A contentious council?

While the mayoralty elections around Otago represent, on the whole, status quo results, the same cannot be said for the Dunedin City Council.

Otago's largest council is likely to be in for intriguing times on account of the number of fresh faces and because of the mix of backgrounds and outlooks.

Several of the old guard stood down this election. Neil Collins, Syd Brown, Colin Weatherall, Bill Acklin and Fliss Butcher did not seek re-election. Add in unsuccessful candidates Paul Hudson and Teresa Stevenson - with scores of years' experience between them - and that makes seven new councillors out of 14.

Mayor Dave Cull cleaned up his nearest rivals Hilary Calvert and Lee Vandervis in the race for the chains, but will at times have his work cut out seeking the consensus that suits his style.

The two aforementioned have campaigned strongly, and neither thinks conventionally nor is afraid to do battle. It is hard to see them becoming inculcated with the views of the mayor or the council bureaucracy, as Cr Vandervis has already proved.

It is interesting, too, that such polarising candidates do well under STV voting, with both well and truly garnering enough support to be elected on first preferences.

It seems also that voters, although wanting neither Ms Calvert nor Cr Vandervis as mayor, do not desire a line-up of yes women and men. They want council strategies, spending and priorities to be questioned.

It is no surprise voters injected a green element to the council. Aaron Hawkins, standing specifically as a Green, made it this time after trying unsuccessfully three years ago. He will find general ideological support from the popular Jinty MacTavish. And Neville Peat, a former deputy chairman of the Otago Regional Council, possesses strong green credentials.

Just to spice up debates about cycleways and preparedness for climate change are councillors who appear to come from other persuasions. Mike Lord, in Mosgiel-Taieri (one of four elected officials with a farming background on the ''city'' council), has made his views clear today.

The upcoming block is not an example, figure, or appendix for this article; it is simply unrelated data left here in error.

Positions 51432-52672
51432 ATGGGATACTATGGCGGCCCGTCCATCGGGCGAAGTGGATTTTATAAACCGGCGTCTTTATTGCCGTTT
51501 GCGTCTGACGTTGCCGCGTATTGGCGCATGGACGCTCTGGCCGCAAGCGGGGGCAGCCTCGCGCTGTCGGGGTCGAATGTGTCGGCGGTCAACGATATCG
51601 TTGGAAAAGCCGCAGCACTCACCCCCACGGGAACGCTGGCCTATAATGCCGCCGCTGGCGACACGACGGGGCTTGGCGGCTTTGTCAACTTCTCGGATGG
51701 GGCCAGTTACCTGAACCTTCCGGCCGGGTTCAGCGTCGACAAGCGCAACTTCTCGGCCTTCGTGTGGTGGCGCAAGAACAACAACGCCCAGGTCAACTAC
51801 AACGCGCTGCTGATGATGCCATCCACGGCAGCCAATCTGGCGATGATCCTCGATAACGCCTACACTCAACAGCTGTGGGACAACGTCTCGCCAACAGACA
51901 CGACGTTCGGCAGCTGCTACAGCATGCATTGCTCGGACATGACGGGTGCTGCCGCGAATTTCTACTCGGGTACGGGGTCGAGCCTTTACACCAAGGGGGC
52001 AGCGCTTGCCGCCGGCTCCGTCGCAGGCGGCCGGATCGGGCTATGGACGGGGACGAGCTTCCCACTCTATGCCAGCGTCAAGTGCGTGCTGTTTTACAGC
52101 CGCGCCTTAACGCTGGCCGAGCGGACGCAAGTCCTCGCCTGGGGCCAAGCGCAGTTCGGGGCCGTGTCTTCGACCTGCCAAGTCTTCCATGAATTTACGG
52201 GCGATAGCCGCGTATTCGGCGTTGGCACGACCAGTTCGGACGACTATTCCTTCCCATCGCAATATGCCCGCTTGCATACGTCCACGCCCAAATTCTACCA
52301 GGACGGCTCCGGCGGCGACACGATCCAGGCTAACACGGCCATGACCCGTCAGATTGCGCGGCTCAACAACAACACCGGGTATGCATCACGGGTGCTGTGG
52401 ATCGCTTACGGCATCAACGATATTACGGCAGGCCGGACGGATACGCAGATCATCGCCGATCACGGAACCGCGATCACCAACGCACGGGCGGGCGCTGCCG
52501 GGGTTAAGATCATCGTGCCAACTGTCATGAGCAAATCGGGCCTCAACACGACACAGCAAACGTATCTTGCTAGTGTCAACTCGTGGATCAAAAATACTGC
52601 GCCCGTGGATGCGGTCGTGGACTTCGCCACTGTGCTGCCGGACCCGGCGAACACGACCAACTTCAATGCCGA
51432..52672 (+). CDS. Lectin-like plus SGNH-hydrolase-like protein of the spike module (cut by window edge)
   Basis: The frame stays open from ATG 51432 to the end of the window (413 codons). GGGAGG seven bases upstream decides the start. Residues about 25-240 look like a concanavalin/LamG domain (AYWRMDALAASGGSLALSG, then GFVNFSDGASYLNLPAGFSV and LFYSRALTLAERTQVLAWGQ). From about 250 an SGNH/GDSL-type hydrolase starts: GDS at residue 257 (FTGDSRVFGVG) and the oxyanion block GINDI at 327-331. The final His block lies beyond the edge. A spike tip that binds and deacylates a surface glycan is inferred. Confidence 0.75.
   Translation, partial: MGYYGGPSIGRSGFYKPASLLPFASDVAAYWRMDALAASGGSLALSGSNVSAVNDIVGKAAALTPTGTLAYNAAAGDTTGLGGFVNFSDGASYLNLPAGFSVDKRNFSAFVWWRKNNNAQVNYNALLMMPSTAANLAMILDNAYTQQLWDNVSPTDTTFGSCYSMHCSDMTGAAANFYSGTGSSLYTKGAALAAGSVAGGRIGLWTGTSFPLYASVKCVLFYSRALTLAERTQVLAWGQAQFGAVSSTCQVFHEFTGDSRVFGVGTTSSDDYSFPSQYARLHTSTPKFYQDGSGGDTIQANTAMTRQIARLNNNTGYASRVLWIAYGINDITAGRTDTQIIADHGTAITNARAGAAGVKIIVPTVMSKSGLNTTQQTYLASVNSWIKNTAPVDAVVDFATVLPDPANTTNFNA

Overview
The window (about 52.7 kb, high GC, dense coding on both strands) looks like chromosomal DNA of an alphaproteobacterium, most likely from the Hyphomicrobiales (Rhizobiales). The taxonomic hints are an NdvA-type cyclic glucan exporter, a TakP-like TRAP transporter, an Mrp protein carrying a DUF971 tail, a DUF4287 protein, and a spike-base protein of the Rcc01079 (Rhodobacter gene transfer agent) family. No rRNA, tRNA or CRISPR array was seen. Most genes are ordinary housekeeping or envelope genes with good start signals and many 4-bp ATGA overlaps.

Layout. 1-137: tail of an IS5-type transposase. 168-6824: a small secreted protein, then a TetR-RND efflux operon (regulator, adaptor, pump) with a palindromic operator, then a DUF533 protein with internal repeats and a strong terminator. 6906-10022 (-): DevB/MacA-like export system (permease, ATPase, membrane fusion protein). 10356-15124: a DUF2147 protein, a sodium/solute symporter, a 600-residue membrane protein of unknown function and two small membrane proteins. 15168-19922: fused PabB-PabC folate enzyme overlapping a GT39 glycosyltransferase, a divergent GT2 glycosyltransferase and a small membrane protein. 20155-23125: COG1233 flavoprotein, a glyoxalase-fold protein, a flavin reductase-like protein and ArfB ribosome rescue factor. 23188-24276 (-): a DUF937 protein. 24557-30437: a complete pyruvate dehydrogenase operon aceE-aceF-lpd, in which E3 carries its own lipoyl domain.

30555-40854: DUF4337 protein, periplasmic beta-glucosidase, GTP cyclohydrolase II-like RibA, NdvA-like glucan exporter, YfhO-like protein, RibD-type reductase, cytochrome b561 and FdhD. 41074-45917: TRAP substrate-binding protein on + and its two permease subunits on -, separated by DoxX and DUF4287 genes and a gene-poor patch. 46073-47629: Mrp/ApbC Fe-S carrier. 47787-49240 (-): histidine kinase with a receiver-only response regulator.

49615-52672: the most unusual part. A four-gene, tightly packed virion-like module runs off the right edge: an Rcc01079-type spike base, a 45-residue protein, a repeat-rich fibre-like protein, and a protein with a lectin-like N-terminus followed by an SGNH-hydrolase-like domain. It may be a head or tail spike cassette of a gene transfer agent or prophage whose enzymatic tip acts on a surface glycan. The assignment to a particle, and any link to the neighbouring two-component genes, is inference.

Doug Hall will be watched with interest, especially because of the deep dispute with the council over the Frederick St and Anzac Ave intersection with his yard. Andrew Whiley, while business friendly, could at least initially, be hard to pick.

David Benson-Pope in the late 1980s and into the 1990s was vigorous and questioning. Will he still show that energy and purpose?

That leaves John Bezett, who has been on the council for many years, and Chris Staynes from the central ward, Andrew Noone (Waikouaiti-Coast) and Kate Wilson (Mosgiel Taieri).

They and the mayor and the other sitting councillor, Richard Thomson, could well provide moderating influences. The elections again show the importance of profile, notably in a large city ward where intimate knowledge of councillors among electors is less likely.

Mr Benson-Pope and Ms Calvert are former MPs, with Mr Benson-Pope a one-time Labour Cabinet minister. Four of the successful candidates, including Ms Calvert, had the advantage of the extra exposure as mayoral aspirants and Mr Hall - who stood unsuccessfully for council on five previous occasions - has been in the news.

The idea of the Greater Dunedin tag representing a policy platform was clearly inaccurate given the potential contrast between members like Cr MacTavish and Mr Lord. Those behind the group will be disappointed they could not carry at least one or two more candidates through in the central ward.

In the Clutha mayoralty, passionate Bryan Cadogan crushed a capable rival, while the Waitaki voters went for the business and community experience of Gary Kircher ahead of Jim Hopkins.

Tony Lepper, in Central Otago, and Vanessa van Uden, in Queenstown-Lakes, made no race of their mayoralty contests, although the voters of the Wanaka ward were not afraid to ditch their long-time representatives Leigh Overton and Jude Battson.

Meanwhile, the people of Dunedin can look forward to lively debates and thorough examination of policies.

They have, generally, eschewed non-contentious candidates for councillors with a variety of views.